Fiber Intake Linked to Successful Aging
Eating the right amount of fiber helps in avoiding disease and disability into old age.
It is well known that a diet with adequate fiber assists in keeping people “regular.” Increased dietary fiber may also reduce the risk of developing type-2 diabetes and has been shown to lower blood pressure. There is now evidence of a surprising additional benefit, discovered by the Australian researchers from the Westmead Institute for Medical Research. Associate Professor Bamini Gopinath, PhD, from the Institute's Centre for Vision Research compiled data from the Blue Mountains Eye Study, a benchmark population-based study that examined a group of more than 1,600 adults, ages 50 years and older, for systemic diseases and long-term sensory loss risk factors. The researchers explored the relationship between carbohydrate nutrition and healthy aging. The factors they examined included total carbohydrate intake, total fiber intake, glycemic index and load, and sugar intake. The fiber made the greatest difference in what the researchers called “successful aging”. They defined “successful aging” as including an absence of disability, cognitive impairment, depressive symptoms, respiratory symptoms, and chronic diseases including cancer coronary artery disease, and stroke.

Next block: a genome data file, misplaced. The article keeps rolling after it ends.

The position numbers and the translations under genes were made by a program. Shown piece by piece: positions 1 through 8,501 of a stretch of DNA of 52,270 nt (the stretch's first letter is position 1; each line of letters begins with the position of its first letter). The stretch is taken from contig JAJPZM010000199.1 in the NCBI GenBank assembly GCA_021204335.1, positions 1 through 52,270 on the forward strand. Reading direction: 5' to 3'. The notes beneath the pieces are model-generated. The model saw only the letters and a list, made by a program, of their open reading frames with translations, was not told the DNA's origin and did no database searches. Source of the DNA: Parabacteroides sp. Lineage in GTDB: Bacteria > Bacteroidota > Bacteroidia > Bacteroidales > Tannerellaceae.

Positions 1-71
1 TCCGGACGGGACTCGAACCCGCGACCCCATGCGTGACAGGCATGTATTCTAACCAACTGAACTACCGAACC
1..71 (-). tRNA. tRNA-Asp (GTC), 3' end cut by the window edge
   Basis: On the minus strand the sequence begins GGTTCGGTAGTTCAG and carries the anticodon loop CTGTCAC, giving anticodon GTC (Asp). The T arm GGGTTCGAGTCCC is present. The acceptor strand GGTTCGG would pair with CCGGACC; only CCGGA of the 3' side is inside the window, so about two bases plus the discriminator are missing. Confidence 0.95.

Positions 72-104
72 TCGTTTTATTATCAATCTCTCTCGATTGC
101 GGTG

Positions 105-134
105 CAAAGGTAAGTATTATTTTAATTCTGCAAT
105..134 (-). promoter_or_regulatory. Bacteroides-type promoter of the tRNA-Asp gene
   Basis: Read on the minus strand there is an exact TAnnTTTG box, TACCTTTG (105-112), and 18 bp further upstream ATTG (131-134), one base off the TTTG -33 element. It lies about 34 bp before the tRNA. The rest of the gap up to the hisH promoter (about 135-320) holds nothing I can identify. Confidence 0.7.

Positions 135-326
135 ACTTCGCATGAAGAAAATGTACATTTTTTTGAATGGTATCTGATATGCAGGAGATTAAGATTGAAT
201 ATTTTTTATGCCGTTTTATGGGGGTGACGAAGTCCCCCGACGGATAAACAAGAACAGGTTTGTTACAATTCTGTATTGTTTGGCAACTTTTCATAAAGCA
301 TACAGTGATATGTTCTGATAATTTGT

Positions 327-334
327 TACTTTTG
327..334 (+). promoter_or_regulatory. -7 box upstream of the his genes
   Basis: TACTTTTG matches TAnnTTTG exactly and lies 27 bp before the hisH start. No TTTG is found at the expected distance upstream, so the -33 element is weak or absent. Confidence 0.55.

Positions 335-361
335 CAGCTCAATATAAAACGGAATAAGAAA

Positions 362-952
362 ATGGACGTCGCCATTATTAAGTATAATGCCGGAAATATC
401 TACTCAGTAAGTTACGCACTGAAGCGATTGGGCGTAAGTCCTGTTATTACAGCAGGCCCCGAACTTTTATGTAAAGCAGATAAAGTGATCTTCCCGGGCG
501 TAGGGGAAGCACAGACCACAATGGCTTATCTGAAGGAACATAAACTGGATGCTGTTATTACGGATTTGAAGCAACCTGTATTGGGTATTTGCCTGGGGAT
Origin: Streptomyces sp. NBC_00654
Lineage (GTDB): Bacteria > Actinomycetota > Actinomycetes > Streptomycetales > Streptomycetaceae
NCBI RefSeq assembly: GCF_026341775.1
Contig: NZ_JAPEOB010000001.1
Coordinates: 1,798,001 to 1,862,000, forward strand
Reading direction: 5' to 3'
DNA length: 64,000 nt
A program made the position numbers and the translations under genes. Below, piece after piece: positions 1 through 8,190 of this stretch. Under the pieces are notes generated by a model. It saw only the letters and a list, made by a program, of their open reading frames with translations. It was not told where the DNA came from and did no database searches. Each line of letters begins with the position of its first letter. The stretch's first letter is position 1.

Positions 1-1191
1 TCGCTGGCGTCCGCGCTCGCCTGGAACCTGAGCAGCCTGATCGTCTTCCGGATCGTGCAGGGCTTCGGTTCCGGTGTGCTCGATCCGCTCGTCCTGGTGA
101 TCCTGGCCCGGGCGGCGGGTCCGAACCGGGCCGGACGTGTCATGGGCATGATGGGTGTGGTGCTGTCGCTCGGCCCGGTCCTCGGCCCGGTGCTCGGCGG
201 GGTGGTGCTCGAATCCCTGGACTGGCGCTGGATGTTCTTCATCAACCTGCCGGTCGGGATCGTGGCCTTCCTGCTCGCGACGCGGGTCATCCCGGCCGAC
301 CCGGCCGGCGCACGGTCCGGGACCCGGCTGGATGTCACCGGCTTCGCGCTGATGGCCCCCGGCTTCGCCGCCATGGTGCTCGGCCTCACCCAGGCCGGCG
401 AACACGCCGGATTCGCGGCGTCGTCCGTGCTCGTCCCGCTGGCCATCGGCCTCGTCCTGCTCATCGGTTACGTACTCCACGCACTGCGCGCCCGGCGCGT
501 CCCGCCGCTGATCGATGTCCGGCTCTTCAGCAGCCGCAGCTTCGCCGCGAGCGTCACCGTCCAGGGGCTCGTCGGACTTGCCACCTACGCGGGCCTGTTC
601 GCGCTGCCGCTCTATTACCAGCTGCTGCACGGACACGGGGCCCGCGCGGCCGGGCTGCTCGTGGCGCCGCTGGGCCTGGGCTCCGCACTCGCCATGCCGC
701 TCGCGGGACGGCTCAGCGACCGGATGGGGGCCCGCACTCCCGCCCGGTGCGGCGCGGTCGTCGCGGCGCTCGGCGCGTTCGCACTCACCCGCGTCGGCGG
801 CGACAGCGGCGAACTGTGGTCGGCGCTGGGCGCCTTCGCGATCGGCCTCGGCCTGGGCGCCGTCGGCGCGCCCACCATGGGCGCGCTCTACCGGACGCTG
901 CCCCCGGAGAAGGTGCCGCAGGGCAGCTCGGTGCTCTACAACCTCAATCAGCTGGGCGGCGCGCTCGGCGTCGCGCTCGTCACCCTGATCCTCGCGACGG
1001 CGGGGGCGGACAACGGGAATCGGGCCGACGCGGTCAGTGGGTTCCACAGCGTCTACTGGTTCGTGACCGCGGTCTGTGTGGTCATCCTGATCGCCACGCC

According to the lead author of the paper, Gopinath, this study is the first to explore the relationship between carbohydrate intake and healthy aging, and the findings were significant enough to warrant further exploration. “Out of all the variables that we looked at, fiber intake -- which is a type of carbohydrate that the body can't digest -- had the strongest influence," she stated. "Essentially, we found that those who had the highest intake of fiber or total fiber actually had an almost 80 percent greater likelihood of living a long and healthy life over a 10-year follow-up. That is, they were less likely to suffer from hypertension, diabetes, dementia, depression, and functional disability."
Though there was likely an expectancy that the level of sugar intake would have the largest impact on successful aging, Gopinath pointed out that the particular group they studied were older adults, whose carbonated and sugary drink intake was fairly low. This study validates similar recent findings by the researchers, that emphasize the value of the overall diet and healthy aging.
Bamini Gopinath et al. Association Between Carbohydrate Nutrition and Successful Aging Over 10 Years. The Journals of Gerontology, Series A: Biological Sciences and Medical Sciences, May 2016 DOI: 10.1093/gerona/glw091